From the US plan to divide Korea at the 38th in 1945, until the outbreak of the Korean War in June, 1950, there were at least 2000 border incidences involving the US-backed Republic of Korea (ROK) military forces, and those of the Communist Democratic People’s Republic of Korea (DPRK). Most of these incursions were carried-out by highly aggressive ROK troops that had been specially trained and indoctrinated against Communism by US Advisor’s. These ROK troops would ‘invade’ North Korea and carry-out the routine murder of North Korean citizens and the destruction of important DPRK buildings, and other assets. In June, 1950, all this changed as the DPRK leader – Kim Il Sung -launched a well-planned counter-offensive across the 38th Parallel into US controlled South Korea (this action was carried-out with the knowledge and permission of Joseph Stalin and Mao Zedong – although Mao advised waiting). This was initially planned a a ‘limited’ military operation with punitive objectives, but as the ROK forces literally fell apart and exhibited cowardly behaviour, the DPRK forces simply kept on advancing – nearly succeeding in pushing the US out of Korea altogether. However, the DPRK soon became the victims of its own success, and with logistics being overly extended, the US struck-back with the Inchon Landings in September, 1950 (a move that out-flanked the Communist forces). As the DPRK forces had to retreat, the US and ROK troops advanced. In the meantime, the US attempted to justify their imperialist and aggressive actions in Korea by manipulating the United Nations (UN) into backing the war, and supporting US neo-colonialists policy in the area.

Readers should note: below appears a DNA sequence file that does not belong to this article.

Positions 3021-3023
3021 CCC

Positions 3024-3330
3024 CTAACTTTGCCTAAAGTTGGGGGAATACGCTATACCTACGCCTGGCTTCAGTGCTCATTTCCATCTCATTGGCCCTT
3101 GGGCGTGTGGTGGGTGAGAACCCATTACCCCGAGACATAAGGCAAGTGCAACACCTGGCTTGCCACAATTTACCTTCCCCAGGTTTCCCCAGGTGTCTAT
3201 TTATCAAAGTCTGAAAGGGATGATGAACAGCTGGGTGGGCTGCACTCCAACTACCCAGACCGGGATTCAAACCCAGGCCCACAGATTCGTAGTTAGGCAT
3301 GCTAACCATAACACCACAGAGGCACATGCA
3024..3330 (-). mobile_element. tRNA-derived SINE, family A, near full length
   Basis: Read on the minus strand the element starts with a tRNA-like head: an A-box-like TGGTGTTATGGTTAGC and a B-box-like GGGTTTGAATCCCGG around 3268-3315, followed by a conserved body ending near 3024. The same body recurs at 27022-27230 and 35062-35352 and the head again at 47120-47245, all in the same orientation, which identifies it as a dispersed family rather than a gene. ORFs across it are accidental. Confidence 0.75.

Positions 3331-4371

As a consequence, the US drew-in numerous countries into the Korean, whilst the bulk of the fighting was done using the best troops the US had to offer (keeping the unreliable ROK troops in reserve). However, as the US troops neared the boundary between North Korea and China, the Chinese People’s Volunteer Army entered North Korea as an act of self-defence. This Chinese Communist army inflicted a number of devastating defeats on the US (and allied) army (generally referred as ‘UN forces’), and successfully ‘liberated’ North Korea from capitalist control. The Korean War eventually ended in a stalemate situation, and an Armistice was signed in 1953. Although the Soviet Union did not get ‘officially’ involved in the Korean War (issuing a declaration to this effect in 1950, soon after hostilities had commenced), nevertheless, Joseph Stalin ordered that Red Army Anti-Aircraft Artillery Units be deployed in North Korea (together with their troop support), together with the best ‘aces’ of the Soviet Red Airforce, flying Migs with North Korean insignia. This action was needed as the DPRK and Chinese armies lacked substantial airforces and were vulnerable to attack from the air. According to declassified Soviet Records, throughout the Soviet Union deployed 12 divisions of the Soviet Red Airforce – numbering an over-all figure of 72,000 combat (and supporting) personnel throughout the entire three years of the war – peaking with 26,000 operating in 1952. During that time, Soviet pilots shot-down 1097 enemy planes, and the Soviet Anti-Aircraft Artillery shot-down 212 enemy planes. The Soviet Airforce lost 335 planes and 120 pilots. Over-all, the full Soviet casualties are listed as 282 people.
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